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Journal of Biology, Agriculture and Healthcare ISSN 2224-3208 3208 (Paper) ISSN 2225-093X 2225 (Online) Vol.3, No.

4, 2013

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Health Service Delivery in Nigeria: Managing The Organizational Environments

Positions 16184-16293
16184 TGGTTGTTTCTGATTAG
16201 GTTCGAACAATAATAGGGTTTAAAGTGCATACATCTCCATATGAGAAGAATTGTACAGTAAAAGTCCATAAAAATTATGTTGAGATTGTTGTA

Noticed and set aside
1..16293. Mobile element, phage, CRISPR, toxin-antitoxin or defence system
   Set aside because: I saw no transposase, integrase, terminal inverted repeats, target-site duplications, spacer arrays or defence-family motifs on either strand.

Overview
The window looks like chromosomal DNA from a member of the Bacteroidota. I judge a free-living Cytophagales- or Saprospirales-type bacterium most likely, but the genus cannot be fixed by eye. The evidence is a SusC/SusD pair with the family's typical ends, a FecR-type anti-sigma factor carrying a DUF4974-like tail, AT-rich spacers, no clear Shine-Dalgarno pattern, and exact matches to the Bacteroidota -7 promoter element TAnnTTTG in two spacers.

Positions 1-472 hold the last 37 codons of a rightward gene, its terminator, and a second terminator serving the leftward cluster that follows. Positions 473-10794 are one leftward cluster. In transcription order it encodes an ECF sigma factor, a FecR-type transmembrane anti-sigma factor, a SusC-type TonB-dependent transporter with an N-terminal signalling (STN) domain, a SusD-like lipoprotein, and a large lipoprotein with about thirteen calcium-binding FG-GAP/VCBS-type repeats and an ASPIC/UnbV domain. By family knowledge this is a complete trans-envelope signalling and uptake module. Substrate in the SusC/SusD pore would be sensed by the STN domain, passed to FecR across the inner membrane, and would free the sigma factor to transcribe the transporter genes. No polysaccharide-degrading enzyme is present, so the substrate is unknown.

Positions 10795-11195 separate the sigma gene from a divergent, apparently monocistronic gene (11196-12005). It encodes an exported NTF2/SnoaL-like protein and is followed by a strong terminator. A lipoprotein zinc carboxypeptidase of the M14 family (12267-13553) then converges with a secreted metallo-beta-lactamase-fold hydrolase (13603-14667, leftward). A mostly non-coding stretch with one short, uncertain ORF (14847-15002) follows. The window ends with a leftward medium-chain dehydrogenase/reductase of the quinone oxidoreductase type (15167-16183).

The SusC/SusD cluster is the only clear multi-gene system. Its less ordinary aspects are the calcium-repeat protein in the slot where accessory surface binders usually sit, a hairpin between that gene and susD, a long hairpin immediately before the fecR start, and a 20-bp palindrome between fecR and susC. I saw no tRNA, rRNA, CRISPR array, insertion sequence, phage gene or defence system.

Kelly Bryan Ovie Ejumudo, Ph.D Department of Political Science Science, Delta State University, Abraka, Nigeria Abstract The issue of poor performance by the public sector in Nigeria has been a topical one. While the principal prin and growing function of Governments in the developing countries like Nigeria is to ensure an equitable distribution of public goods and services to its citizens, service delivery in the country has not only been below public expectations, it has also not been integrated into the public sector operations, processes, procedures, workings and management. In the public health sector, the situation is worrisome because of the nexus between health statuses, human and institutional capacity as well as national national development. This study which examines the critical role of the management of environmental stakeholders in quality service delivery derived its data from in-depth in depth analysis of valuable secondary sources. The study recommended, among others, the exigency of a service culture and development orientation in the public health sector, proactive and pragmatic management of health institutions and organizations as well as their interface with key environmental stake holders (players) and concerns and a synergistic synergis mentality and systemic practice. Keywords: health, service delivery, organizational environment and performance. 1. Introduction Service, that has become the focus of increasing managerial attention and represents a major portion of the economies of the he worlds developed countries is at the heart of organizational performance, whether in the public or private realm. The centrality of service in public and private sector organizations and institutions is inextricably linked to the functionality, operationality, onality, growth and development of societies because such organizations and institutions exist in, operate and are shaped by their environments. Service delivery therefore requires management of the en v has sundry stakeholders including external customers that expect real value for their money employees or internal customers that are critical to external customers satisfaction and loyalty, suppliers creditors, regulators and the like This view-point point is hinged on the understanding that the above environmental environmental stakeholders are critical active players with a valuable role in the service delivery process In the public sector, despite the expectations of the public and the strategic role of the sector its poor performance has been a topical one (Ejumudo 2010). A Although lthough public sector performance was taken for granted they are today under attack for lack of performance In fact while public sector organizations and institutions are the shopping floor for government business, Nigerians have regrettably been short-changed short nged by the quality of public service delivery Notably, governmental organizations have over the years been showcases for the combined evils of inefficiency ineffectiveness lawlessness and corruption and, as a consequence, impediments to effective implementation implemen of government policies. It is therefore not surprising that in 1984 the African Association for Public Administration and Management organized a round table conference in Nairobi where the public service crisis was discussed (AAPAM 1984) and in December mber 2003 a team of experts was commissioned to re the state of service delivery in Nigeria including the examination of the institutional environment for service delivery the reflection on peoples views and experiences and the determination of a road map for effective service delivery programmes The committee s findings suggest that services in Nigeria are not serving the people they are inaccessible poor in quality and indifferent to customers needs As a result public confidence is poor, inequality leve level l is high and institutional arrangements are confusing and wasteful No wonder the United States Ambassador to Nigeria, Terence McCulley, identified non-performing performing public health system as one of the reasons why Nigeria is underdeveloped (Vanguard 2011) Since e the primary purpose of Government is to improve the quality of life of its citizens the need for a far reaching transformation of the Nigerian public sector through action based service delivery programmes that will serve as a step in the process of actualizing alizing a people-oriented people oriented government that is not disconnected from the people has become a reality. To this end, public institutions that have a social obligation to render services to the people have to brace up 35